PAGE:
Dr. Keil adds that he would be glad to teach the elective again, hopefully with a colleague, especially if the class is again so large.
“A second instructor would definitely be helpful. We could take the existing curriculum/lectures and refine them further. It is always good to have other teaching styles and another pair of Radiology eyes to make sure we don’t miss anything,” says Dr. Keil.
Plans are already being made for the second offering of Radiology in late 2020 or early 2021, and a colleague will join Dr. Keil to co-teach the course, according to Dr. Brown.
Next: Pathology, the first week of June
Like Dr. Keil, instructors for the Pathology elective, Pranav Dorwal, MBBS and Sudha Shivaraj, MD were both pleased to be asked and excited to teach the new rotation.
“I love to teach and have always loved Pathology,” says Dr. Dorwal. “I also saw this as an opportunity to help students during the current difficult circumstances, so as soon as I was approached, my answer was, Yes!”
“I am passionate about Pathology, but teaching has always been my first love, so I was also excited when Dr. Diamante** asked if I was interested,” says Dr. Shivaraj. “Once I agreed and began working on the lectures, my initial excitement gave way to apprehension when I realized we were creating a completely new course from scratch within a limited time frame.”
During the short time Drs. Shivaraj and Dorwal had to develop the Pathology curriculum, they decided to capitalize on each other’s areas of specialization. Dr. Dorwal would focus on Hematology and Clinical Pathology, while Dr. Shivaraj would cover Systemic Pathology.
Together, they wanted to make sure that students understood the practical working of a Pathology laboratory, the complexities and steps involved in generating lab results and in interpreting those findings. In addition, they would cover the pathologic basis of commonly encountered clinical conditions and how to correlate this knowledge with practical bedside observation.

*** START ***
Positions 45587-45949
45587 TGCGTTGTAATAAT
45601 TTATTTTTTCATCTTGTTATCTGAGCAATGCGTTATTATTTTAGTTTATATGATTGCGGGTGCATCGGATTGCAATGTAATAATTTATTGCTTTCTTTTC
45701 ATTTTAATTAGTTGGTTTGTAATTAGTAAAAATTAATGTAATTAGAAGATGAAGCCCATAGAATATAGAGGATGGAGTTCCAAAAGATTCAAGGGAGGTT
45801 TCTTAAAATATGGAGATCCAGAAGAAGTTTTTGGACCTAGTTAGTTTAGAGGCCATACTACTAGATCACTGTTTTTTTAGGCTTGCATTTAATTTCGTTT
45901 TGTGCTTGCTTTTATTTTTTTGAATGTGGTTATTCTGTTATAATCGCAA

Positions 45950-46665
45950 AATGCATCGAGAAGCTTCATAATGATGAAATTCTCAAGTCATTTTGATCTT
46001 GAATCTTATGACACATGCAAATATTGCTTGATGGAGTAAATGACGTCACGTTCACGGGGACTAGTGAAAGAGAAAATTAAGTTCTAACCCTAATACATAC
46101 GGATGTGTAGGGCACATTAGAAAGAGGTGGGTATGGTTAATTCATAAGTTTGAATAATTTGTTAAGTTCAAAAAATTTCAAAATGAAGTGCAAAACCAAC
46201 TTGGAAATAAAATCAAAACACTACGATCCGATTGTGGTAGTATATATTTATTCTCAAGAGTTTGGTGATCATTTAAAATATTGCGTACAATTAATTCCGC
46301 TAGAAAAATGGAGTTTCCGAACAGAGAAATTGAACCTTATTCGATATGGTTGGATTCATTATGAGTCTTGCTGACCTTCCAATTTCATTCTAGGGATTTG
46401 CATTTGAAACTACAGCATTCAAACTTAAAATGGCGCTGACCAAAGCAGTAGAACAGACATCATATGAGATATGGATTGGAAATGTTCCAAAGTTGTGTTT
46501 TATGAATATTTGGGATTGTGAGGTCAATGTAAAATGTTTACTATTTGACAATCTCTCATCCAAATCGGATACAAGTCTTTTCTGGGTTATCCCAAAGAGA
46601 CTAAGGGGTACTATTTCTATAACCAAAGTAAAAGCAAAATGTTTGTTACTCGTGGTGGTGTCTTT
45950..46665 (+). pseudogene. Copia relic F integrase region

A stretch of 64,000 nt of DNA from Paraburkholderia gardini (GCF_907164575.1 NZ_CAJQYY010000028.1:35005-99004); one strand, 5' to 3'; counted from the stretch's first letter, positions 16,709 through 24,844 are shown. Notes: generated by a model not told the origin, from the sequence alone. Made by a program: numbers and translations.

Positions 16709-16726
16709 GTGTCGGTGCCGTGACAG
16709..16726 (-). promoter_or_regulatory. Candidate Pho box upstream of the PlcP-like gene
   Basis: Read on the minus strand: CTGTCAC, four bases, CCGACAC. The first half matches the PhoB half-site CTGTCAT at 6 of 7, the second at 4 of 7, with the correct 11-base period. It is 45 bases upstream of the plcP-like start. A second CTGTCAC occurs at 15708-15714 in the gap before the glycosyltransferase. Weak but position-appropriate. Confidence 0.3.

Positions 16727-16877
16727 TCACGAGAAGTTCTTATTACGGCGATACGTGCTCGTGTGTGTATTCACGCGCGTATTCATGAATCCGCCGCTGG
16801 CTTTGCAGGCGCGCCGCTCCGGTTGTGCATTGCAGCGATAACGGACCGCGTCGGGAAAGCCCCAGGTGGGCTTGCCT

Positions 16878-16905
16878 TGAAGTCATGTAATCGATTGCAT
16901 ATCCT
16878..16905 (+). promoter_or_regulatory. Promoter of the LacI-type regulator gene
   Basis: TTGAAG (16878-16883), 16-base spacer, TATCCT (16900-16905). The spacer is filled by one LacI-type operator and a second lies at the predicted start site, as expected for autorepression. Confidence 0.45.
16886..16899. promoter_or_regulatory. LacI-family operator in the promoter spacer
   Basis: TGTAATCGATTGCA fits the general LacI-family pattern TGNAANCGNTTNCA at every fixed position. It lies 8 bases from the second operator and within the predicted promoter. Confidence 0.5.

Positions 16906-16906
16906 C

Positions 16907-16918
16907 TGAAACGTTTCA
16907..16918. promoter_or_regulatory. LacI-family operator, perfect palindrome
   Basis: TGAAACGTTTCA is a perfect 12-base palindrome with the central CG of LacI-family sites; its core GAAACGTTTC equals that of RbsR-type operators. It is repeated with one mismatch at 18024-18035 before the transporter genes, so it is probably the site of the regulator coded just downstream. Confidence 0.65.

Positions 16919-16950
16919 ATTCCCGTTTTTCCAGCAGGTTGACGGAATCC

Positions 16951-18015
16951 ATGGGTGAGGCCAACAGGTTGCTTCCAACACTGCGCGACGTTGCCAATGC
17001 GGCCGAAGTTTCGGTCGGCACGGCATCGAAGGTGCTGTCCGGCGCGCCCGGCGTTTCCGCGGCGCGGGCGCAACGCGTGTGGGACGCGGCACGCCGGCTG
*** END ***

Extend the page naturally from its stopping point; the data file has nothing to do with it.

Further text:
“Dr. Dorwal is a wonderful person and we made a good team,” says Dr. Shivaraj, sharing that one of the best parts for them was the freedom and encouragement they received from faculty leadership to design and deliver the curriculum per their collective experiences. Returning the compliment, Dr. Dorwal added, “Dr. Shivaraj is an amazing person and a wonderful team player. Working with her was a pleasure.”
Adding to their challenge and resulting accomplishment was overcoming the logistics of Dr. Shivaraj living in India and Dr. Dorwal in Australia. Finding a time when faculty and OUM students throughout North America and Australasia were in their waking hours was an additional hurdle.
Both faculty members said the feedback they have received from students has been positive, citing emails which said they found the course very useful.
“We had an amazing group of 38 students who were very eager and keen to learn,” says Dr. Dorwal. “And when students are enthusiastic, it helps the entire process of teaching and learning. Their participation and willingness to learn made our jobs even easier. I would love to teach the elective again,” he adds.
Dr. Shivaraj also says that COVID or no COVID, she would love to teach this elective again – because it is valuable knowledge for students. “Pathology remains an important core discipline and it is extremely important for the students to have a strong foundation in Pathology before they step into the clinical field,” she says.
“Thanks to Drs. Keil, Shivaraj, and Dorwal, the success of both electives has earned them a permanent place in OUM’s clinical course offerings,” says Dr. Brown. “We will refine and improve them as they are offered post-COVID.”